Víðarr on my mind


This evening I’ve had Víðarr on my mind. For those who are not familiar, Víðarr is the son of the Giantess Gríðr and Óðinn, whom he is destined to avenge when the King of the Gods is devoured by the Fenris Wolf at Ragnarök. (With a sword given Víðarr by his father, who was gifted it by Óðr after he stole it from a dragon, according to Starry Bear myth.) In addition to vengeance Víðarr is the God of religious silence, boots, and according to Dumézil, spatiality. Regarding his personality, Snorri compares him to the hero Aineías who carried his household Gods and aged father upon his back as he fled the burning city of Ilium. The comparison goes much further, however. Just as Aineías led the Trojan refugees to a new land to found Rome, Víðarr will guide the remaining Gods in constructing Iðavöllr on the site where Ásgarðr had once stood. He and his brother Váli will then serve as temple-wardens and priests of the Gods who did not make it through the cataclysmic War. Until then he lives in the forest, in a house made of brushwood and grass, which he leaves only to attend the feasts of the Gods, such as the one at Aegir’s hall where Loki delivered his famous flyting. On this occasion Víðarr not only advocated for giving Loki his space at the table, but at the behest of Óðinn acted as winepourer for the Gods like Hebe and the Phrygian Ganymedes. One of the things that got me thinking about Víðarr tonight is that his name means “Wide Ruler.” This should be familiar to my Starry Bull readers, as it just so happens to be the meaning of Eurydike, wife of Orpheus and epiklesis of Persephone.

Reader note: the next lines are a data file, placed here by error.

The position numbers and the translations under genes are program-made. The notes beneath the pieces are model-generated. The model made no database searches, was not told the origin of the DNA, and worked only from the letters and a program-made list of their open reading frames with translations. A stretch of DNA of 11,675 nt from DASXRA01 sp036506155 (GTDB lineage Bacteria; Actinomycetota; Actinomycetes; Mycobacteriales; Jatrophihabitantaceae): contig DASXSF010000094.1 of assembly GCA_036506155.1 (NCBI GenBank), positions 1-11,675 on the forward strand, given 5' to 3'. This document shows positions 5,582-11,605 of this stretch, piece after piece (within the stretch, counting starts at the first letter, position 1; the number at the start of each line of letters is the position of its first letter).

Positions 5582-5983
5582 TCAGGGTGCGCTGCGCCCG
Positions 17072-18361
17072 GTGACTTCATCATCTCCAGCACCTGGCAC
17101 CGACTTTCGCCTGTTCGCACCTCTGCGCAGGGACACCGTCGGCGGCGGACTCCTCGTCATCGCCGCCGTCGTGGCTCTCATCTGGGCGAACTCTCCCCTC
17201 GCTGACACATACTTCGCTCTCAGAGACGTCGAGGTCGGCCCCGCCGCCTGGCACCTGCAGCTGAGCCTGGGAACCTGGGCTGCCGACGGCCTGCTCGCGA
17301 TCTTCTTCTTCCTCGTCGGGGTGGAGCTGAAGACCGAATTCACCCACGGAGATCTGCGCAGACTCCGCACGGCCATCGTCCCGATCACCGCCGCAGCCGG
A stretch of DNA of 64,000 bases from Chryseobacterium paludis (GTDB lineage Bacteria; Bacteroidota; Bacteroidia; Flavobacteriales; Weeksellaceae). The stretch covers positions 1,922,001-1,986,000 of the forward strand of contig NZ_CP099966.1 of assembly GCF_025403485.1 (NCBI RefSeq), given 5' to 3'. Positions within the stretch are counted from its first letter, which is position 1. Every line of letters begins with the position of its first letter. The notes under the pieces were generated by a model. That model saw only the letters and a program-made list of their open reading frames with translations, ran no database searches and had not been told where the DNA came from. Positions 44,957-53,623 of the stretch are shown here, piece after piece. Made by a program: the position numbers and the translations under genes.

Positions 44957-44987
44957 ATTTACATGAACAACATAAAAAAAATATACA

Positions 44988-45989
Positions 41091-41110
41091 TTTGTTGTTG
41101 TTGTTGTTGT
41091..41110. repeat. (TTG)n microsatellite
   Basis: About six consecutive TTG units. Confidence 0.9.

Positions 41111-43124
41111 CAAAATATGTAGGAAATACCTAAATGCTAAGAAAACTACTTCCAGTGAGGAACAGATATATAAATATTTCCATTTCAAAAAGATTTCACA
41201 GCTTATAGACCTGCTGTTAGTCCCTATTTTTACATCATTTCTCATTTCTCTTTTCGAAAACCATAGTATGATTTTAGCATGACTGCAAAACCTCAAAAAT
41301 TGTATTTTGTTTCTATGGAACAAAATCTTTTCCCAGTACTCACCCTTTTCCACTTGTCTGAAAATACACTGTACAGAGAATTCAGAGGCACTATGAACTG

2 thoughts on “Víðarr on my mind

  1. Now that is VERY intriguing indeed!

    I have long had an interest in all of the Norse Deities that are said to last beyond Ragnarok, and Vidarr is no exception…and now there’s even more of interest about him!

    Incidentally, in the bull/wolf cycle of things, where do serpents and dragons fit in?


  2. Irreverent bastard that I am, the first thing that came to mind was Nancy Sinatra’s “These Boots Are Made For Walkin'”.


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